By Albert Samaha
By Amanda Dingyuan
By Anna Merlan
By Anna Merlan
By Albert Samaha
By Tessa Stuart
By Anna Merlan
By Roy Edroso
Ever since word got out about Maggie Gyllenhaal's performance as a wide-eyed masochist in Secretary (opening September 20), she's been pegged as indie film's latest offbeat sexy starlet. The 24-year-old has completed two features in the meantime, both scripted by Being John Malkovich's Charlie Kaufman and coming out this December: Adaptation ("as this odd girl," she says) and Confessions of a Dangerous Mind ("as another goofy girl"). But the label has grown old. "I did everything I could to make those parts as interesting and real and as human as possible, but it's still a trope," she says of the small follow-up roles. "It's still the young girl who has sex with the main guy and doesn't do much else."
In Secretary, though, Gyllenhaal tweaks stereotypes as Lee Holloway, a self-destructive ugly duckling who finds her inner swan through a relationship with, of all people, her sadistic boss (James Spader). Gyllenhaal is first glimpsed crawling across an office floor, handcuffed and carrying a letter in her mouth; with apple cheeks and a mischievous grin, the actress conveys not simple subservience but a state of bound bliss.
"I go from somebody who has no sense of their body or sexuality to somebody who is lying naked and feels beautiful," Gyllenhaal says of the part that helped earn Secretary a Special Jury Prize for originality at the 2002 Sundance festival and effectively launched her career. This fall, the recent Columbia grad will receive the Independent Feature Project's Gotham Breakthrough Actor Award (previous recipients include Michelle Rodriguez and Janet McTeer) and will set out for her first major studio assignment in Mike Newell's Mona Lisa Smile.
Prior to Secretary, Gyllenhaal's most noteworthy credit was for John Waters's Cecil B. Demented as Raven, "the Satan-worshiper with a heart of gold," she fondly recalls. She showed up briefly in a few films directed by her father, Stephen Gyllenhaal (Waterland), and written by her mother, Naomi Foner (A Dangerous Woman, also helmed by Dad), and she acted in Donnie Darko, starring Jake Gyllenhaal, her younger brother and fellow thespian-of-the-moment.
Though she's shied away from Hollywood in the past, Gyllenhaal gravitated to the Newell project, set at a college campus in the 1950s: "The girl I'm playing is an intellectual and she's sexy and has to find a way to balance those two things," she says. "And those are contemporary issues that myself and a lot of my friends struggle with. How do I feel about being sexy? Where does it come from? What's put on and what's real?"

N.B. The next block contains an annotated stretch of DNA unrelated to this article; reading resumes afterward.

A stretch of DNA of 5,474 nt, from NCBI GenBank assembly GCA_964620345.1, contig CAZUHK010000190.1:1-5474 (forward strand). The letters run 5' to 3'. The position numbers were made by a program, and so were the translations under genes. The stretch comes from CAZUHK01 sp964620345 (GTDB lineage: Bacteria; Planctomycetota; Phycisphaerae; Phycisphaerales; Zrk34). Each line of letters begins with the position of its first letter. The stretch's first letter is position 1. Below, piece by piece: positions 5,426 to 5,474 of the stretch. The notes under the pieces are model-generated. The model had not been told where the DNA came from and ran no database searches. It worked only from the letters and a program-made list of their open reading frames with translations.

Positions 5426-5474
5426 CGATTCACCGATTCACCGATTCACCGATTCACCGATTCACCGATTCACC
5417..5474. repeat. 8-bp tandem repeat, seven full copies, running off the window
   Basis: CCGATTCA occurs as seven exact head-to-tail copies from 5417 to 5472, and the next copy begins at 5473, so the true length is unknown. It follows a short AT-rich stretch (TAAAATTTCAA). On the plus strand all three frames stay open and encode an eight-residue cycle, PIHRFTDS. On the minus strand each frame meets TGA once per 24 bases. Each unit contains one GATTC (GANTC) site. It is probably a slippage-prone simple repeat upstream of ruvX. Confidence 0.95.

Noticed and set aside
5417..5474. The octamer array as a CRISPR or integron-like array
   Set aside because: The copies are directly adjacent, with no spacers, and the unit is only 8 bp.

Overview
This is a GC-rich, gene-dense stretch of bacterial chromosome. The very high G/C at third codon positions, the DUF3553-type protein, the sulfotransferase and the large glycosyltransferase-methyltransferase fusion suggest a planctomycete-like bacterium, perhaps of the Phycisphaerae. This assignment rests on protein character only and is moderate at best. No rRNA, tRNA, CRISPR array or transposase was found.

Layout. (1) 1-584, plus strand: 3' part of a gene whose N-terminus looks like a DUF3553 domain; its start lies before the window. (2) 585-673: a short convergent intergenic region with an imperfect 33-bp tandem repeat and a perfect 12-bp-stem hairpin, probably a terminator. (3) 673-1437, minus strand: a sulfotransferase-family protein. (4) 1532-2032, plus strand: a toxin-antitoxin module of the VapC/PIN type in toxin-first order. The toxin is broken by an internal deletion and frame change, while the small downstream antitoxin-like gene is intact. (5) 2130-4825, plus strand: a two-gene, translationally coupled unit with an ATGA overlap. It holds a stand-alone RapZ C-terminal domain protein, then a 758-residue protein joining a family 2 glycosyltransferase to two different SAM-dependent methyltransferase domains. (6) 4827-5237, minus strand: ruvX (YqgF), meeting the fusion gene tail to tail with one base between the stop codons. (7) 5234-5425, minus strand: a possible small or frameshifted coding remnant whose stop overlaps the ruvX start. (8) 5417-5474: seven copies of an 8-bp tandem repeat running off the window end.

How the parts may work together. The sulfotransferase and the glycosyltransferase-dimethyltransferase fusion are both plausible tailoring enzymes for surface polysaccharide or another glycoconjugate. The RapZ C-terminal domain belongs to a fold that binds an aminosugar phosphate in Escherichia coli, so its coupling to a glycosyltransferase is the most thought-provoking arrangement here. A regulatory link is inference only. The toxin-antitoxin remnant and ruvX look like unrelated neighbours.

In Secretary, Gyllenhaal confronted many of those concerns. "I went through a similar transformation to the character," she explains. "When I had to do the scenes where I was confident and graceful and attractive, I was terrified. I felt much more comfortable playing somebody who was not so happy with the way she looked."
The film also called for spankings ("It did hurt," she confesses) and total nudity. Though she was scared at first, "I made a point of getting involved in how it was shot so we'd all be on the same page, so it just wouldn't be, 'Oh, look at the naked girl.'
"A lot of people want to fantasize actresses as just visceral, very sexy, not-thinking things," she continues, "and it's much more difficult to add into the equation someone who is visceral, but who also works from an emotional place and an intellectual place and can be a collaborator in the making of the movie.
"It took me so long to convince Steve Shainberg, the director of Secretary, that I was not just something to mold," she adds. "That I wasn't just this doe-eyed little actress that he could push in one direction and, magically, I would do exactly what he wanted." (In a phone call, Shainberg acknowledged, "It took a while for her to teach me that her intelligence had to be paid attention to.")
Gyllenhaal just traveled to Acapulco for John Sayles's next film, Casa de los Babys, in which she plays one of six women who journey to an unnamed Latin American town to adopt a child. "I'm just a regular girl," she says of the part, a welcome shift in her career. "For a long time, I've been playing characters who are sweet on the outside and dark on the inside, but now I'm more interested in bridging the two, like a real person who is a little bit sweet, a little bit dark, a little bit scared, and a little bit courageous."
Adapting a darkling Ruth Rendell novel, Gallic mezzobrow Claude Miller bakes up a nutcake in Chabrol country, wherein a Gorgon-like mother kidnaps an abused child as a gift to her estranged novelist daughter.
IGBY GOES DOWN
Tarantino crony Burr Steers makes his directorial debut with this middle-road non-indie, in which misanthropic blue-blood teen Kieran Culkin escapes from a military school and hightails it to New York, where he meets ditsy debutante Claire Danes. Bill Pullman, Susan Sarandon, and Jeff Goldblum pull up the rear.